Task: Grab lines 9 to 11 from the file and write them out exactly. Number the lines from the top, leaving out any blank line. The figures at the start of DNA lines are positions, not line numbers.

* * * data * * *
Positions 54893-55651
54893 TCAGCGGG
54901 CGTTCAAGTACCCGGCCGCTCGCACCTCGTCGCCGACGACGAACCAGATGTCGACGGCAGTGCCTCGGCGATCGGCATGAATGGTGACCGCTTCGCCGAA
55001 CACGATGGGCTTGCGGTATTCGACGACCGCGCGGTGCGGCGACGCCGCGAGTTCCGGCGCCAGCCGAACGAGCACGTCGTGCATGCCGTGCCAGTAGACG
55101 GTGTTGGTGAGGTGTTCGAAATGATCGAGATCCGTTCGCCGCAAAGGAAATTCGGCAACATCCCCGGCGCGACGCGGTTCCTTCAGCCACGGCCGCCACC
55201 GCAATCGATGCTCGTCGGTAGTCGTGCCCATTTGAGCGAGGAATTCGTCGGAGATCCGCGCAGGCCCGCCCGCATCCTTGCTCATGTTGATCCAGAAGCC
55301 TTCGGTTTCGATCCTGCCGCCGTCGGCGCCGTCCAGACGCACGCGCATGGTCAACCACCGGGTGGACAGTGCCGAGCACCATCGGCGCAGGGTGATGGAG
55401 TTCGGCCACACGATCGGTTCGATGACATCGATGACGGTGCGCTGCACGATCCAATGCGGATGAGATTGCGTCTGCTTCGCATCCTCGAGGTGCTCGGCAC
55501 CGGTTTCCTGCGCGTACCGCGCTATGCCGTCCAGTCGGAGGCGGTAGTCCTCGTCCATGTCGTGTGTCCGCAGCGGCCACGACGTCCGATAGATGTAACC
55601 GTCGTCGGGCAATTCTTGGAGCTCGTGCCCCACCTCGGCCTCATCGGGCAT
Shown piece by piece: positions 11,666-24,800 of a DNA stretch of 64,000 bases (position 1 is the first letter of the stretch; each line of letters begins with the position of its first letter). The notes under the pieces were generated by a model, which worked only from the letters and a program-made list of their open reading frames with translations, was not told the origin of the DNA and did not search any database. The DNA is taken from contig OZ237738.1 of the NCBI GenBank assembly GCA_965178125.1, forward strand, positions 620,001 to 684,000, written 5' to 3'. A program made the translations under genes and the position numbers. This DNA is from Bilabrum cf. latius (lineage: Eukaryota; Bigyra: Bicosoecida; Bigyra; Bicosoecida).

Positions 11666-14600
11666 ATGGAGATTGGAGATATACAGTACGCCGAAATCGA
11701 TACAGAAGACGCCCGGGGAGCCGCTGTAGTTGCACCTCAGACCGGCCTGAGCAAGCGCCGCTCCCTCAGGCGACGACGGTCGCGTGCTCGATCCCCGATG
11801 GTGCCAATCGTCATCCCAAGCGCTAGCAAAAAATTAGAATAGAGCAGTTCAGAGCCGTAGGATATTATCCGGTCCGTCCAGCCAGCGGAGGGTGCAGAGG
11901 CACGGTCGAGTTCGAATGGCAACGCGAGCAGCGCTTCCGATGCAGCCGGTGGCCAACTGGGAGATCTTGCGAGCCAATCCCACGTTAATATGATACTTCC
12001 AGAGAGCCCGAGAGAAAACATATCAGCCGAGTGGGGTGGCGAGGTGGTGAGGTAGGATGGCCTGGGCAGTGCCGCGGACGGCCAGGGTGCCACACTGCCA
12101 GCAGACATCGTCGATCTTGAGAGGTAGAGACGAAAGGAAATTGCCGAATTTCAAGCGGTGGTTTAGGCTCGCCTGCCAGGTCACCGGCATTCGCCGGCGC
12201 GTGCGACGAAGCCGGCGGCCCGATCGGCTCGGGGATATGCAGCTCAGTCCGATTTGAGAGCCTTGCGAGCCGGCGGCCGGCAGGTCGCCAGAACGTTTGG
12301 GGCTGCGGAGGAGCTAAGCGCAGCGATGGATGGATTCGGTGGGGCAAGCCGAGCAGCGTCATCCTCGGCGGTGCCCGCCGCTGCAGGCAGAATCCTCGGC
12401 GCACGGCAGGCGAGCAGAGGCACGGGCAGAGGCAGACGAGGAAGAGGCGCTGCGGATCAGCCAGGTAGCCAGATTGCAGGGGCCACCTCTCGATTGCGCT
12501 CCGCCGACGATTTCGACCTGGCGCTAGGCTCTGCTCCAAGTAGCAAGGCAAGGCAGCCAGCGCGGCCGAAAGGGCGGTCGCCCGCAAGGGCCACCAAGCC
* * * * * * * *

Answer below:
55501 CGGTTTCCTGCGCGTACCGCGCTATGCCGTCCAGTCGGAGGCGGTAGTCCTCGTCCATGTCGTGTGTCCGCAGCGGCCACGACGTCCGATAGATGTAACC
55601 GTCGTCGGGCAATTCTTGGAGCTCGTGCCCCACCTCGGCCTCATCGGGCAT
Shown piece by piece: positions 11,666-24,800 of a DNA stretch of 64,000 bases (position 1 is the first letter of the stretch; each line of letters begins with the position of its first letter). The notes under the pieces were generated by a model, which worked only from the letters and a program-made list of their open reading frames with translations, was not told the origin of the DNA and did not search any database. The DNA is taken from contig OZ237738.1 of the NCBI GenBank assembly GCA_965178125.1, forward strand, positions 620,001 to 684,000, written 5' to 3'. A program made the translations under genes and the position numbers. This DNA is from Bilabrum cf. latius (lineage: Eukaryota; Bigyra: Bicosoecida; Bigyra; Bicosoecida).